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Wood Identification & Screening Center

Group of three women inside wood screening laboratory stand by screening equipment.
Dr. Cady Lancaster of WISC demonstrates DART TOFMS technology for Peruvian visitors.

Illegal logging costs the United States forest products industry around $500 million annually due to lost export opportunities and depressed wood prices. The US Lacey Act makes it unlawful to import, export, sell, or acquire fish, wildlife, or plants- including wood products- that are acquired, transported, or sold in violation of federal, state, or foreign laws. The Lacey Act requires importers and exporters to declare the species and origin of the traded timber. Methods to evade this provision include mis-declaring the species and/or origin of the wood product. Using wood identification technologies can confirm the validity of declarations. 

As part of its global program to combat illegal logging and associated trade, IP’s Wood Identification & Screening Center (WISC) supports Lacey Act enforcement by providing wood identification services to the US government, conducting trainings in wood identification, and furthering wood identification technologies to be as efficient as possible to meet law enforcement needs. WISC began in 2017 as a partnership with the National Fish and Wildlife Forensic Lab (NFWFL) in Ashland, Oregon. In May 2020 WISC expanded and moved to Corvallis, Oregon through a partnership with Oregon State University’s College of Forestry.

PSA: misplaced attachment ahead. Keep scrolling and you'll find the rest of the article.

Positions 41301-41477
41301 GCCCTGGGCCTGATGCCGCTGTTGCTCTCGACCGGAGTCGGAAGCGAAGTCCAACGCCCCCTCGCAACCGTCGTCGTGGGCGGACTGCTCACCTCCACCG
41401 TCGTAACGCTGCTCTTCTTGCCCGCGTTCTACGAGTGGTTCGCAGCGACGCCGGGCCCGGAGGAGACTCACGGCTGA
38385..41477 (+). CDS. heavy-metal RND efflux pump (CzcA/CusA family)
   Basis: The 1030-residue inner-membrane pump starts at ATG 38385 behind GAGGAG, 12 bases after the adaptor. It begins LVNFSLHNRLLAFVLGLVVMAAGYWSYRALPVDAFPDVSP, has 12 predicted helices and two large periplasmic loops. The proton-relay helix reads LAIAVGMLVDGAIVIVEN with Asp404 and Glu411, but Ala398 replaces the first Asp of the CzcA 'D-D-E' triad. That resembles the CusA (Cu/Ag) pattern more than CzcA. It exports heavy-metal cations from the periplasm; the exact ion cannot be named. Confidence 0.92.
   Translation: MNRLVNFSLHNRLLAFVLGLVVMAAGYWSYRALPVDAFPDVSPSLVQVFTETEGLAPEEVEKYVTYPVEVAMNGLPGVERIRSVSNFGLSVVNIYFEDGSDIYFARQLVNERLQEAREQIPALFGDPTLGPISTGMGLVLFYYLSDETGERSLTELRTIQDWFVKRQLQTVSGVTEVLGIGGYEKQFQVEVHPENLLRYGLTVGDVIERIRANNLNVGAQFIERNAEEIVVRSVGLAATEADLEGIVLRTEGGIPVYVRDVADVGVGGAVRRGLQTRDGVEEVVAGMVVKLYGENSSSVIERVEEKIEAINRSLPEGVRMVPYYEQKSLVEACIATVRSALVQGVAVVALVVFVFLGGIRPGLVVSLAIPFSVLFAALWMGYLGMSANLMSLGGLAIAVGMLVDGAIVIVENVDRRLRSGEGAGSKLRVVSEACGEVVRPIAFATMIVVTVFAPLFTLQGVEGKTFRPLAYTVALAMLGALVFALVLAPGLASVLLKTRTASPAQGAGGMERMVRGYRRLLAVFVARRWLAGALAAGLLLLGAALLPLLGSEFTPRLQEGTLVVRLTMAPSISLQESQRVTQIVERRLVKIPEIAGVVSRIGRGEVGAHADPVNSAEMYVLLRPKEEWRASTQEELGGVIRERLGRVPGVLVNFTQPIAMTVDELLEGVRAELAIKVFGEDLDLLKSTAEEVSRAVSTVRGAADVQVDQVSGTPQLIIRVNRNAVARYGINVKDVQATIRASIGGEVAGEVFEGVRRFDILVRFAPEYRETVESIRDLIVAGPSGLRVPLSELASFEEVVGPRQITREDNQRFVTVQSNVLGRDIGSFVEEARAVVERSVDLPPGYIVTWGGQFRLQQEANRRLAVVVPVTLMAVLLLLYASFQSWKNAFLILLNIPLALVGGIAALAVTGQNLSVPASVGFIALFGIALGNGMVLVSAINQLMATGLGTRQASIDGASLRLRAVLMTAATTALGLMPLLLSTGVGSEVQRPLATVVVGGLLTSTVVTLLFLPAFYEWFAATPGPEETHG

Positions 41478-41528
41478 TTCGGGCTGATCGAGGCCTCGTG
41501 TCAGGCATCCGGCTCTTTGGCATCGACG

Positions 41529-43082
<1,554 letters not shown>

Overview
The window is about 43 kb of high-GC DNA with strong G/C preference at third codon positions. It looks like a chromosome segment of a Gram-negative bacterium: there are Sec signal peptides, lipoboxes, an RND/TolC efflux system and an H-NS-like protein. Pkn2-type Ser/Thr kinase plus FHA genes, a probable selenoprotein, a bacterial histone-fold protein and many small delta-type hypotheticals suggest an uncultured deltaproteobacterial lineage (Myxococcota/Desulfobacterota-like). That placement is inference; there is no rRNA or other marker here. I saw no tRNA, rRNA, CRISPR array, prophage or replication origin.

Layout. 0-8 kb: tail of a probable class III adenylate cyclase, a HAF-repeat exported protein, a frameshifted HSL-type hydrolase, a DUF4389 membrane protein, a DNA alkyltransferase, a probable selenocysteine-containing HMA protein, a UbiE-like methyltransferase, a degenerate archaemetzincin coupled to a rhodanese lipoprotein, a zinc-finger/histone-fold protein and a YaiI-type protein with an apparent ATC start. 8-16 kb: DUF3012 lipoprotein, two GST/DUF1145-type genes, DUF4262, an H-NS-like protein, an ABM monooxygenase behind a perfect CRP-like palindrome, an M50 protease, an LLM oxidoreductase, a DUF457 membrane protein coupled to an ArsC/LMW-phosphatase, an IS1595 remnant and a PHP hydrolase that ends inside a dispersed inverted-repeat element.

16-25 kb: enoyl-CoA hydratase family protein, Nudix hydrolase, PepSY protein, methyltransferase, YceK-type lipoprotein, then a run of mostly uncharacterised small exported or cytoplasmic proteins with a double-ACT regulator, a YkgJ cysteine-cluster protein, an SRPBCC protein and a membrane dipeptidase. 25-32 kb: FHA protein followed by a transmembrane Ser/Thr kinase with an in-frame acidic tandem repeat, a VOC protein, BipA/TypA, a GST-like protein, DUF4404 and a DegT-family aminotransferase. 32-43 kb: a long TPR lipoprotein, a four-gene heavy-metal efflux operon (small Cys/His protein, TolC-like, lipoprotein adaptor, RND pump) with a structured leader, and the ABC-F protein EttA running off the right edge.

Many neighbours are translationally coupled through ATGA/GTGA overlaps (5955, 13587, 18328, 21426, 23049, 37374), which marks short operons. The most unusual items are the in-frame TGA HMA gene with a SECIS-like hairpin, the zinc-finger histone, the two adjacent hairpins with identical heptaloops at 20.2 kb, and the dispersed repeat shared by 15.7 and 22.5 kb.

Woman in white lab coat operates Direct Analysis in Real Time Time-of Flight Mass Spectrometry machine.
In DART-TOFMS a sliver of wood is introduced to the instrument to reveal its chemical fingerprint.

WISC primarily uses Direct Analysis in Real Time Time-of Flight Mass Spectrometry (DART-TOFMS) with a chemical fingerprinting method that was pioneered for wood at NFWFL to confirm species claims of wood products. DART-TOFMS is an ambient ionization method that provides rapid, real-time results using a high resolution TOFMS.  Each species of tree produces diagnostic chemical spectra “fingerprints” of small molecules that are used to classify unknown specimens through comparison against a world-wide spectral database, the Forensic Spectra of Trees Database (ForeST©). The technique requires only a sliver of wood be placed between the DART ion source and the TOFMS inlet for a few seconds. The heated ion source ablates and ionizes molecules from the wood surface that are then drawn into the mass spectrometer. Advantages of DART-TOFMS is that it is used in open air, requires only a sliver of wood with no preparation, and gives real-time results.

WISC is one of the US government’s service providers for wood identification in suspected Lacey Act violations. WISC also continues to expand reference databases and technologies for wood identification, and serves as an educational hub for wood identification technologies for domestic and international partners. By providing these services, WISC is helping make wood identification technologies more accurate, efficient, and available as part of the global effort to combat illegal logging.